In some cases, state and locally controlled funds have been needed to make 4 percent tax credit deals financially viable. For example, in the rehabilitation of ParcView Apartments by Wesley Housing Development Corporation in Alexandria, Va., the city contributed $9 million (in the form of a deferred loan) toward project costs of $31.6 million. Other financing included $14.7 million in tax-exempt bonds, $6.2 million in 4 percent tax credit equity, and deferred developer fees.

Many states prioritize use of the 4 percent tax credit to finance affordable rental homes by dedicating significant shares of bond authority to affordable housing development. In Texas, for example, approximately 22 percent of the state’s tax-exempt bond authority has been allocated to multifamily homes in recent years, financing the construction of nearly 100 new multifamily developments and the acquisition and rehabilitation of some 14 multifamily developments in the three-year period from 2004 through 2006. These developments included more than 24,000 homes and leveraged more than $70 million in 4 percent tax credits.

Other federal funding streams have also been effectively combined with 4 percent tax credits. In particular, 4 percent tax credit deals have worked well as part of the preservation of project-based Section 8 properties through HUD’s Mark-to-Market program. Other contexts in which 4 percent tax credits have worked well with minimal commitment of state or local dollars include the revitalization of distressed public housing developments through HOPE VI or capital fund financing and Section 202 developments for the elderly (however, no new Section 202 developments have been funded since 2012). More recently, Choice Neighborhoods projects have been able to utilize the 4 percent tax credits in cities throughout the U.S.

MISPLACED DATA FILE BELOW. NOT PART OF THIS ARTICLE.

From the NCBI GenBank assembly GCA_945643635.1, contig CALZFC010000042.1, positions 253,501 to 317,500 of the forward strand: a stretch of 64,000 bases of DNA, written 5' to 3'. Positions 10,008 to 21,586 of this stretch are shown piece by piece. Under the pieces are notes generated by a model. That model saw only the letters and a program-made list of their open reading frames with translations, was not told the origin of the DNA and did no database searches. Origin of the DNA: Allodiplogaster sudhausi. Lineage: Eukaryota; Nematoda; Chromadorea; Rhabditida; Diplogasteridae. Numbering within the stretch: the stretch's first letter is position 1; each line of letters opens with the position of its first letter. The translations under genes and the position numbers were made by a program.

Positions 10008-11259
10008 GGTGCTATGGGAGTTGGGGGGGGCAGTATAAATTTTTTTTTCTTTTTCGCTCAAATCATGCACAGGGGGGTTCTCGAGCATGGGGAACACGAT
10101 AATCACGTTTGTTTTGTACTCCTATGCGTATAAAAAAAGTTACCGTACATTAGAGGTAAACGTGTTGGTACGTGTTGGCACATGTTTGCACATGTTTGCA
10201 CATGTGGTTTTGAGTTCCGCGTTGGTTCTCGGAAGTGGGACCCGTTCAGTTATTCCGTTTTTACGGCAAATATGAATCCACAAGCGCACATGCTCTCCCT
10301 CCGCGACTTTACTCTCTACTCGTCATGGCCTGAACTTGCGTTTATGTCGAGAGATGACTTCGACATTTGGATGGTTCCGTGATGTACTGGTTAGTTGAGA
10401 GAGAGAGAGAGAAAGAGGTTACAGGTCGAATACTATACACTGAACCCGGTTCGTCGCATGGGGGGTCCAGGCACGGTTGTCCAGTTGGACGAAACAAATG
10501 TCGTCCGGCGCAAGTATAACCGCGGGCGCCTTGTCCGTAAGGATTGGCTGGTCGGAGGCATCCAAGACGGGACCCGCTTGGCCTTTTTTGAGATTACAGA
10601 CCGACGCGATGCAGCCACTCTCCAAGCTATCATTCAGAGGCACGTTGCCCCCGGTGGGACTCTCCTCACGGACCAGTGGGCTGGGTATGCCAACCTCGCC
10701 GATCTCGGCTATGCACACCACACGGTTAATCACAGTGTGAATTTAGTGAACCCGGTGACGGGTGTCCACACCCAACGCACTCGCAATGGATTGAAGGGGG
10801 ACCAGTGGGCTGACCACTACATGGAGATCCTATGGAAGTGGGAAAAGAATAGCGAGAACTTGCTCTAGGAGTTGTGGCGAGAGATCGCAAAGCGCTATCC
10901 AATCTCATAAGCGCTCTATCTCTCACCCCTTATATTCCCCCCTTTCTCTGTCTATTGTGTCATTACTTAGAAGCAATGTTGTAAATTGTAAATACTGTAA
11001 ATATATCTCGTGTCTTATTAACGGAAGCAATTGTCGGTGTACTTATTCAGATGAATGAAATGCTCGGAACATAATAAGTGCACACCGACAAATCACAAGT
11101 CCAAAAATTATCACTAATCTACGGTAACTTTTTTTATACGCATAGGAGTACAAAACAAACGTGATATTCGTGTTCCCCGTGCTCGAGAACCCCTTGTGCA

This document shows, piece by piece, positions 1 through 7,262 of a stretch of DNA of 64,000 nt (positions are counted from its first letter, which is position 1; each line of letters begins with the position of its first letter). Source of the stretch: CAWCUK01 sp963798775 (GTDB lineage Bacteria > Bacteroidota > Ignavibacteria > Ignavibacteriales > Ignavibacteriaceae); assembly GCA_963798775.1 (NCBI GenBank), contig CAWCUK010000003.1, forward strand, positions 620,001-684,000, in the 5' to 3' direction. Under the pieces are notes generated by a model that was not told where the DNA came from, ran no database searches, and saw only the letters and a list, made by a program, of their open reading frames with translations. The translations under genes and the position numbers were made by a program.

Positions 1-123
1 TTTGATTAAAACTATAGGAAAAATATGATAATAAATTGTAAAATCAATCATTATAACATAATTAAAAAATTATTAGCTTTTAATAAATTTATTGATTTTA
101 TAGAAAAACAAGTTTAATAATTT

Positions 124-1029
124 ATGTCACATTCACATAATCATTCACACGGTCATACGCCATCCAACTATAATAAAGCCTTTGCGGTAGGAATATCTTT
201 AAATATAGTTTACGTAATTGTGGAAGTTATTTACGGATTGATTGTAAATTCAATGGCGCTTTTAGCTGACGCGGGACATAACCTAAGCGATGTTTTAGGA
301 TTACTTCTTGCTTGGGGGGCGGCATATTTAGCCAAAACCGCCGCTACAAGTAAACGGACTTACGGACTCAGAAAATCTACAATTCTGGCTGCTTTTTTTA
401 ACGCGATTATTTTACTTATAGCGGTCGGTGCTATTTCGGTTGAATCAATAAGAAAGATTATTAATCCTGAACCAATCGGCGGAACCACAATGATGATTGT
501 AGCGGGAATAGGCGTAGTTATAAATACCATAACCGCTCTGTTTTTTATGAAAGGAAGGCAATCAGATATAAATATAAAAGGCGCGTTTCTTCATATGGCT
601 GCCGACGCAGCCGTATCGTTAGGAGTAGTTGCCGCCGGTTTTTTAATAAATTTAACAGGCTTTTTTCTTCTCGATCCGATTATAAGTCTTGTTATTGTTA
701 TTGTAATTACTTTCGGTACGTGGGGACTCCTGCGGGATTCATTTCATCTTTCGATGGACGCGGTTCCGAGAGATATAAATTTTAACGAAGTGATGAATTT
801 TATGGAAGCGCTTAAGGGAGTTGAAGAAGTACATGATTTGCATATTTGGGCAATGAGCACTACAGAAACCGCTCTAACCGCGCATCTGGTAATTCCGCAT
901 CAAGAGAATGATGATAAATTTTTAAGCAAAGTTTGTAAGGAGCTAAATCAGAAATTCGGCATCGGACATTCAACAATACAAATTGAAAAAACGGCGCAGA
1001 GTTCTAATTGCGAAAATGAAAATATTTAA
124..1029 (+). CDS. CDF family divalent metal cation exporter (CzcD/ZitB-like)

Why Should States and Localities Expand Their Use of the 4 percent Low-Income Housing Tax Credit?

A major advantage of the 4 percent tax credit is that 4 percent credits are not subject to the same caps that apply to the 9 percent credits. Because the federal government limits the supply of 9 percent tax credits each state can allocate each year, not all qualifying projects receive assistance during strong housing markets when demand for tax credits is often high.

By contrast, there is no limit to the number of 4 percent tax credits that states may allocate. So to the extent that communities can increase their use of the 4 percent LIHTC, they can increase the amount of federal funds for affordable housing they bring into the community. The one condition is that 4 percent tax credits can be used only for projects financed with federal funds, which generally come from tax-exempt private-activity bonds.

Tax-exempt private activity bonds used for rental housing are charged against each state’s total private-activity bond cap, so tax-exempt financing for rental homes may have to compete with other uses, including mortgage revenue bonds (which states use to offer mortgages at below-market rates), bonds issued for certain types of eligible industrial facilities, bonds used to finance student loans and certain other uses.